Transitioning From A Fixed To A Growth Mindset
There are two different kinds of mindsets that people have. There’s the growth mindset and the fixed mindset. Almost everyone has experienced transitioning between their own two mindsets.
Are you in a rut and doing the same things day in and day out?
Do you believe that you haven’t reached your highest potential?
Do you feel like the light at the end of the tunnel is an oncoming train?
Maybe you aren’t flexible to new ideas or open to new possibilities. Perhaps it’s because a little voice in your head keeps telling you that you lack the skills and intelligence to get what you want in life.
Those limiting beliefs will keep holding you back until you start challenging them. They are much like the tiny rope wrapped around an elephant’s leg in a circus. They are not strong enough to hold the elephant in place, except the elephant believes they are. A negative mindset is pretty much the same thing.
A good step in the right direction is to work on your mindset. In doing so, you can cut the ropes that tie you down and prevent you from making the progress you are capable of achieving. This process would be considered a growth mindset. Let us take a closer look at the two different types of mindsets.
Let’s Start With The Fixed Mindset
People with a fixed mindset usually don’t believe that they are capable of learning a new skill. Instead, they might think they lack smarts or are not talented enough instead of taking on the challenge of trying something new.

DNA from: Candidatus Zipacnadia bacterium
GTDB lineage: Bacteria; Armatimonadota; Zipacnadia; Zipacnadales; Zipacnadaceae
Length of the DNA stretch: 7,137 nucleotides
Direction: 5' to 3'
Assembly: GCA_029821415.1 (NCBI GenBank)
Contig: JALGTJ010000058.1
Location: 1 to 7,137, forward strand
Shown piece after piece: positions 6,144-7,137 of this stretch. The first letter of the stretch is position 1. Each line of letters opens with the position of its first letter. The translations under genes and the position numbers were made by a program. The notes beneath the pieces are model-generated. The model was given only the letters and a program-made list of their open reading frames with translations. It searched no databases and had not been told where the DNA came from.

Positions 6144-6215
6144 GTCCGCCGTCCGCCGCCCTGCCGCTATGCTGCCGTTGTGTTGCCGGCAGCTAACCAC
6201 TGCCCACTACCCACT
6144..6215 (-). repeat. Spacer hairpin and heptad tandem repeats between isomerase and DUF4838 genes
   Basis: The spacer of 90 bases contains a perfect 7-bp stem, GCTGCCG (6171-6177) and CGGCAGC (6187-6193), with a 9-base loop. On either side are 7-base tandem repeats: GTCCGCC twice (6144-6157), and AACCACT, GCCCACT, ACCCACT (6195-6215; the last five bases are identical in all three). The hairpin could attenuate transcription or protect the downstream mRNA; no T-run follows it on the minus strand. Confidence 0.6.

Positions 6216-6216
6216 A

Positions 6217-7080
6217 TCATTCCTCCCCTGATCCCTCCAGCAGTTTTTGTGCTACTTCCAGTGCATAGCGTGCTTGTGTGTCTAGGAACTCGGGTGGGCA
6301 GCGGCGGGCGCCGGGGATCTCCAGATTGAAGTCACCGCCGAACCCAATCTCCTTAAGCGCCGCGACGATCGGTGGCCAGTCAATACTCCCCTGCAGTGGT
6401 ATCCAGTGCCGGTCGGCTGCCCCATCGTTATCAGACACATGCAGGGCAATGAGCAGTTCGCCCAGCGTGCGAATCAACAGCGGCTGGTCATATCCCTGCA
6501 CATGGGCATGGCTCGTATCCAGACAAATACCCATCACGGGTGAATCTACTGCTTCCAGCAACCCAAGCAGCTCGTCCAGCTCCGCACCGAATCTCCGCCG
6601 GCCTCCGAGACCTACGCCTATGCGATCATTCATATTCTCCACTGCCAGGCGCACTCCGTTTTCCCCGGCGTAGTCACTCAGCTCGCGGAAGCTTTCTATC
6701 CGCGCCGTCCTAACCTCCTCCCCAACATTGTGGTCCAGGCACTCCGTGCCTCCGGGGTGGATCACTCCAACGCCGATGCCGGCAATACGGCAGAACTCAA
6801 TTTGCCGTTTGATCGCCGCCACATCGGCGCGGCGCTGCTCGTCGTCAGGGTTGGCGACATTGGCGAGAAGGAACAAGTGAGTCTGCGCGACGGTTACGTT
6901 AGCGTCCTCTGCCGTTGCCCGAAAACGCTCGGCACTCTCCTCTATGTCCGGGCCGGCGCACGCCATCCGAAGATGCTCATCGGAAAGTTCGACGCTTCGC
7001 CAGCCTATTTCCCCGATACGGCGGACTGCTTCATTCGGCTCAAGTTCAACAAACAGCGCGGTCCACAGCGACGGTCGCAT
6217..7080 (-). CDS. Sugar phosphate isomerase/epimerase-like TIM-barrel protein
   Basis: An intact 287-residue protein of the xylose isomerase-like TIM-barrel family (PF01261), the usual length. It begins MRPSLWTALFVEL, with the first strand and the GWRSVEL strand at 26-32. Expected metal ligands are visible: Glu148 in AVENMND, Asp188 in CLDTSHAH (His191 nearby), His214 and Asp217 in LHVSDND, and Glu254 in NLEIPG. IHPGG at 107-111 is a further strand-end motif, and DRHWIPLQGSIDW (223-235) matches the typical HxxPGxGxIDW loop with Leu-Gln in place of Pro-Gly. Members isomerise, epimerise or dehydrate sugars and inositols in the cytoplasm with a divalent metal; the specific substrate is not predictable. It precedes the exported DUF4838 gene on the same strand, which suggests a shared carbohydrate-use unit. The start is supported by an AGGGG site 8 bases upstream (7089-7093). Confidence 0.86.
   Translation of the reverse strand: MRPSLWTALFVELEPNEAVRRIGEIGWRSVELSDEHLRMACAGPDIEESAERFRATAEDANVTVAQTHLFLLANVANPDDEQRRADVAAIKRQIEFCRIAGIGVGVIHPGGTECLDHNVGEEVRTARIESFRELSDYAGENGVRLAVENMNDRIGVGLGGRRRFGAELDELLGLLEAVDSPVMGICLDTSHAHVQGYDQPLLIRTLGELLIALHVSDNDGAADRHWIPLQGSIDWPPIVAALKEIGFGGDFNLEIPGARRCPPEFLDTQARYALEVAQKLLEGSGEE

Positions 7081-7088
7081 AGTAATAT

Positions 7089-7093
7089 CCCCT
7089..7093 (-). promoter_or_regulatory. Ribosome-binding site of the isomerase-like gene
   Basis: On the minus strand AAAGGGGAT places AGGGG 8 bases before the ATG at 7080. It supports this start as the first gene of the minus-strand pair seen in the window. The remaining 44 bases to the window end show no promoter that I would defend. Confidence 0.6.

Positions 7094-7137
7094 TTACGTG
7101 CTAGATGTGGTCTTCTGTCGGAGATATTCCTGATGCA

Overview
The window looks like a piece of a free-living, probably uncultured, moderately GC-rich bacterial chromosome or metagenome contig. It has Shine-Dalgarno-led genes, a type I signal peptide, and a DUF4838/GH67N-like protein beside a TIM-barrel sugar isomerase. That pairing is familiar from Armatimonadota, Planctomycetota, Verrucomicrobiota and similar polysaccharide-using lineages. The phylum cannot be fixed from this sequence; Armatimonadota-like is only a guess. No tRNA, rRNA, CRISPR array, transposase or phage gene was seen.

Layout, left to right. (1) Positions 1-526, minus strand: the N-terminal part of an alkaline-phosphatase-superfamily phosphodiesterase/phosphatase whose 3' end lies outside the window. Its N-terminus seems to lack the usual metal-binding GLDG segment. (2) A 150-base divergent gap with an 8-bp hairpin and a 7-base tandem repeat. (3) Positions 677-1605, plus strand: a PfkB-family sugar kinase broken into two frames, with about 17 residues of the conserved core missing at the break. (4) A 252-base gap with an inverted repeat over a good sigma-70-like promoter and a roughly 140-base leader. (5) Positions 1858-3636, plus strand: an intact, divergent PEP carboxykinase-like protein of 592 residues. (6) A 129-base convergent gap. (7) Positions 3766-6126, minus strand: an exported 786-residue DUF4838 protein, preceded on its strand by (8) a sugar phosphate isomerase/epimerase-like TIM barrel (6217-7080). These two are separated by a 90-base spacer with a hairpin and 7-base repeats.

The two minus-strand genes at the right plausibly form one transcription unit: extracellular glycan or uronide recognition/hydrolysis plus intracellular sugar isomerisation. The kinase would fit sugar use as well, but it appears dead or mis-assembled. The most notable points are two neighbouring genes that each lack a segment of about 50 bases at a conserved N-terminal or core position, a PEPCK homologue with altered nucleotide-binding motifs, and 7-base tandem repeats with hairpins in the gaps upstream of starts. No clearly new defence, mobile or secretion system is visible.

Frequently you might encounter people who constantly put you down, belittle or condemn you. They might even tell you that you aren’t the type to achieve a particular task or reach a certain goal.
It’s simple to take the easy way out by making excuses and blaming outside factors such as a lack of education, age, parents, coworkers, or boss whenever you experience a setback. As a result, you don’t move forward in life but end up sticking to what you can do best, even if it stops you from realizing your dreams.
Most fixed-mindset personalities envy coworkers or friends who have developed their skills and reached their goals. You take constructive criticism personally, which only reinforces your belief that you’re not talented or intelligent enough to do the job. This form of surrender can be considered as accepting the status quo or mastering mediocrity.
People with a growth mindset put forth a lot of effort to learn a new skill. They learn from setbacks and don’t let that define who they are. They see the glass as being half-full, propelling them to take action.
It’s crucial because they view negative feedback meant to help them as an opportunity to grow without allowing their ego to get in the way. As a result, they have the self-esteem and confidence to know that even a skilled person can learn more.
Unlike the fixed-mindset person, the person with a growth mindset doesn’t suffer from limited beliefs and vision due to the fear of failure; instead, they turn their failures into successes. They reach their goals easily because they are goal-oriented and strive for growth.
Going From A Fixed Mindset To A Growth Mindset
You must be willing to change, work on your self-esteem, and learn new skills to develop a growth mindset. Some of the things you could consider doing are learning a new language, taking a computer course, taking dance classes, or even singing karaoke.